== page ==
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Founded in 1904 and headquartered in Farmington Hills, Michigan, USA, the American Concrete Institute is a leading authority and resource worldwide for the development, dissemination, and adoption of its consensus-based standards, technical resources, educational programs, and proven expertise for individuals and organizations involved in concrete design, construction, and materials, who share a commitment to pursuing the best use of concrete.
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Home > Publications > International Concrete Abstracts Portal
The International Concrete Abstracts Portal is an ACI led collaboration with leading technical organizations from within the international concrete industry and offers the most comprehensive collection of published concrete abstracts.
Title: Early Age Cracking: A Case Study in How Materials Modeling Can Improve Concrete Quality
Author(s): J.L. Poole and K.A. Riding
Publication: Special Publication
Appears on pages(s): 57-72
Keywords: calorimetry; hydration; modeling; temperature prediction.
Abstract:Early-age cracking can reduce the service life of reinforced concrete structures by providing a path for the ingress of moisture. This cracking is caused by a complex interaction among concrete material properties, construction methods, and the environment, especially during the early age curing period. In order to prevent early age cracking, the concrete mixture and construction methods must be complementary and chosen with care.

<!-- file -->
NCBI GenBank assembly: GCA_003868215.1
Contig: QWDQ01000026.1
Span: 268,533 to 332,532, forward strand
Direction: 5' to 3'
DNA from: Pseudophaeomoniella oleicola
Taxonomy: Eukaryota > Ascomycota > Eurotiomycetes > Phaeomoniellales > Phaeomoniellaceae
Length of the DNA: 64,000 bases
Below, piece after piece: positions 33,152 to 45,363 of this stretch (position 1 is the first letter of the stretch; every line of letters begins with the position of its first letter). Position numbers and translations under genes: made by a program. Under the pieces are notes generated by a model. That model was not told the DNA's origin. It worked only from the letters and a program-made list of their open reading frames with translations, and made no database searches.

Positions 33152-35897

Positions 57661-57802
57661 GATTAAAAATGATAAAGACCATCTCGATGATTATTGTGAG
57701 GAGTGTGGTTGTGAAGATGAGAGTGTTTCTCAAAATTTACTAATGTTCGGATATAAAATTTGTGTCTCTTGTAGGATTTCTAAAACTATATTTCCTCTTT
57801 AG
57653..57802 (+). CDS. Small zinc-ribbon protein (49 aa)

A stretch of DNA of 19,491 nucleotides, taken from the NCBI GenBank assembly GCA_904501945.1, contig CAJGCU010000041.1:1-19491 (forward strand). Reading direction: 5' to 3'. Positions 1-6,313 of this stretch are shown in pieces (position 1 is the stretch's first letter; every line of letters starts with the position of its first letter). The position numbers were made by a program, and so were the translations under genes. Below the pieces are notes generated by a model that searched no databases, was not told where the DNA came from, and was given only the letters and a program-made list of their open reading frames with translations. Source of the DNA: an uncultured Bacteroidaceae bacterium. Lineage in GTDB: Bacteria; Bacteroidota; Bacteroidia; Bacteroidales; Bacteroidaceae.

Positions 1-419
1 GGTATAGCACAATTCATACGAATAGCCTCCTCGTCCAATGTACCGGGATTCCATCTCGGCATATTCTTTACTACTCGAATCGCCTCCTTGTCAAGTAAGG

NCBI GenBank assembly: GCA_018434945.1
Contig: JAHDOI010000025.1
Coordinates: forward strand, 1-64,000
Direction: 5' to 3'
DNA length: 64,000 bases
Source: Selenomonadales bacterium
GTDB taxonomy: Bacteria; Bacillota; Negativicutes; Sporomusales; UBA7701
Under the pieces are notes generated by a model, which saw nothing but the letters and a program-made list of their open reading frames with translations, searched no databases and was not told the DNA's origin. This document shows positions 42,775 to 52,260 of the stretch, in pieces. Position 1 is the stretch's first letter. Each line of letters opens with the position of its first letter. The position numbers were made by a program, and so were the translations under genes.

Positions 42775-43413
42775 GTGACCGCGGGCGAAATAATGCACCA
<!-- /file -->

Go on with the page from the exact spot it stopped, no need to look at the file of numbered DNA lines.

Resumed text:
Early age concrete simulations can be used to minimize the risk of cracking by optimizing the materials and construction techniques for the local environmental conditions. These simulations are rarely performed however, because of the great expense and time needed to quantify the early age concrete mechanical properties (modulus, tensile strength, creep, coefficient of thermal expansion, etc.). Recent breakthroughs in material science and concrete technology have enabled the development of needed early-age concrete material property models. An early age temperature development and thermal stress simulation tool named ConcreteWorks was recently completed that allows engineers and contractors to quickly optimize concrete construction with reduced laboratory testing. ConcreteWorks includes several material behavior models that were developed to eliminate the need for expensive, specialized testing. This paper presents the development of ConcreteWorks, along with examples of its application on recently completed construction projects. These case studies illustrate how materials science modeling techniques can be simplified for the end user needs.
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